Joined by relatives of the victims of gun violence, President Barack Obama on Wednesday angrily blamed politics for the failure of gun control legislation and urged voters to send a message at the ballot box that they want stronger gun laws.
"There were no coherent arguments as to why we wouldn't do this. It came down to politics," Obama said, flanked by relatives of the victims of recent mass shootings, some of whom wept during the president's comments."All in all this was a pretty shameful day for Washington but this effort is not over," he said.
A Senate vote earlier Wednesday killed a compromise reached as lawmakers tried to salvage gun control legislation proposed as a response to the Newtown school massacre.
The amendment fell 54-46, just four votes short of the 60 necessary to overturn a Republican filibuster. Though hailed last week as a bipartisan agreement, U.S. Sen. Joe Manchin, who helped craft the proposal, told NBC News Wednesday that "we will not get the votes today'' on expanded background checks for gun purchases – the keystone of the bill now before Congress.
In a Senate floor speech today, Manchin said there was a lot of "hogwash and lies" about his proposal for expanded background checks on gun purchases. He said more effective checks on gun purchases will make everyone safer.
"If you want to honor the most courageous family members I have ever met in my life, please consider you should vote for this bill," he said to his colleagues, just minutes before the vote.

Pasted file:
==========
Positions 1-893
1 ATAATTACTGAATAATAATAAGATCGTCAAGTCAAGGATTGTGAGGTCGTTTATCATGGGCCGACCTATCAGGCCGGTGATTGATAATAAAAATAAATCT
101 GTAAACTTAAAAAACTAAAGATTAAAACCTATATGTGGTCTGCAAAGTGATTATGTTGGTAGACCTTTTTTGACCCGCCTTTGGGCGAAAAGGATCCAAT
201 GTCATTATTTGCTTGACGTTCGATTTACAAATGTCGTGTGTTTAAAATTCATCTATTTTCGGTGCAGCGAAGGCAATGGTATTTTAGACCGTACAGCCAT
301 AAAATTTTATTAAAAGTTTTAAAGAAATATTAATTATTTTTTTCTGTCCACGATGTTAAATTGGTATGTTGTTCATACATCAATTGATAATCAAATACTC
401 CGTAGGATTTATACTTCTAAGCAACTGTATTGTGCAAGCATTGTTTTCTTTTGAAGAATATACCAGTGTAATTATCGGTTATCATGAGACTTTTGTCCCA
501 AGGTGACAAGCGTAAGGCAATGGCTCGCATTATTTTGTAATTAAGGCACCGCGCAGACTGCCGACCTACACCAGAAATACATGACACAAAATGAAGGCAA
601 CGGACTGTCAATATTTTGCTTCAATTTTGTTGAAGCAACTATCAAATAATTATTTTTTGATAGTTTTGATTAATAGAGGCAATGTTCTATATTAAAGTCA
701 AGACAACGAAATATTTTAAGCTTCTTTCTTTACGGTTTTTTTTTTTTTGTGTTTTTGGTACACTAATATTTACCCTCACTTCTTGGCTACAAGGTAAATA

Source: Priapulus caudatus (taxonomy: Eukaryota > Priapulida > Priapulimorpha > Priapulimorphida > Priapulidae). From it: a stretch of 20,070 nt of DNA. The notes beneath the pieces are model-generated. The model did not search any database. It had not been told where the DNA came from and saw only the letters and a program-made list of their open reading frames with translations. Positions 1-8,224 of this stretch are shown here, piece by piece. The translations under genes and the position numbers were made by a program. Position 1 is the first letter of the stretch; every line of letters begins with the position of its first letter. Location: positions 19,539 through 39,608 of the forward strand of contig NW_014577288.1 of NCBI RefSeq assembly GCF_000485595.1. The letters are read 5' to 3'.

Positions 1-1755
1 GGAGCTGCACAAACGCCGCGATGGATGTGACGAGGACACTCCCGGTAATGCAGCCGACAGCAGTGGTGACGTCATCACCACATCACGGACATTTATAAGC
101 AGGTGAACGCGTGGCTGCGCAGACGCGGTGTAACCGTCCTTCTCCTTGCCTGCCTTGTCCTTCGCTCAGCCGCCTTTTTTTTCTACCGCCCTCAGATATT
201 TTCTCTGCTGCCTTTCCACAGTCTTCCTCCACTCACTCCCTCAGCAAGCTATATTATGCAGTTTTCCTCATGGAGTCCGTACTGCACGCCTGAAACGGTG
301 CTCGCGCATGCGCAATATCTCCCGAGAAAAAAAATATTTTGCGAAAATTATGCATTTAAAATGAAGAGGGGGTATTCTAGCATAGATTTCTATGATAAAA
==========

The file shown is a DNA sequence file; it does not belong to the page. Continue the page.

Earlier Wednesday, U.S. Sen. Richard Blumenthal had signaled the bill was headed for this outcome.
"We still have a gap to close. Sixty votes is a very formidable and daunting threshold,'' said Blumenthal. "We are continuing on a full court press. I am corralling my colleagues where I go. We are focusing on 3 to 5 senate votes."
While the background checks amendment had the the support of most Democrats, few Republicans supported the legislation. Recent polls suggest that Americans support expanded checks on gun purchases by as much as a 90 percent margin.
Murphy said he had not given up yet. "If we don't get this done it says something pretty horrible about the state of American democracy."
"The Newtown families are down here again. They are holding meetings again as we speak,'' Murphy said. "We are still trying to figure out if there is anything in the bill we can change" to win additional support.
Murphy said the Senate would take up a list of amendments to the gun control legislation today. The result will show whether the Senate will act in response to Newtown, he said.
U.S. Sen. Harry Reid, the majority leader of the U.S. Senate, began Wednesday with a final plea for support for tighter controls on weapons, including a renewed ban on assault weapons and a limit on the size of ammunition magazines. He blasted opponents on the far right for what he called the "imagined tyranny" of government.
"There should be limits, significant limits on what they are allowed to own. The right to own a gun to protect your home and family,'' Reid said. "I will continue to defend that right as long as I am serving the people of Nevada. You do not need an assault weapon to defend your property."
"We don't need the ability to arm ourselves against the army or the police."
Last week a coalition of Newtown families made a series of dramatic appearances on Capitol Hill trying to convince senators to support Manchin's gun check compromise. On Tuesday, former U.S. Rep. Gabby Giffords, injured in a gun attack two years ago, made a similar appeal.
In an online ad today, the National Rifle Association said that President Obama's push for a new gun law is wrong. "Seventy-one percent of the police say Obama's gun ban will have zero effect on violent crime. Eighty percent of police say more background checks will have no effect. Ninety-one percent say the right answer is swift prosecution and mandatory sentencing. Tell your senator to listen to America's police instead of listening to Obama.''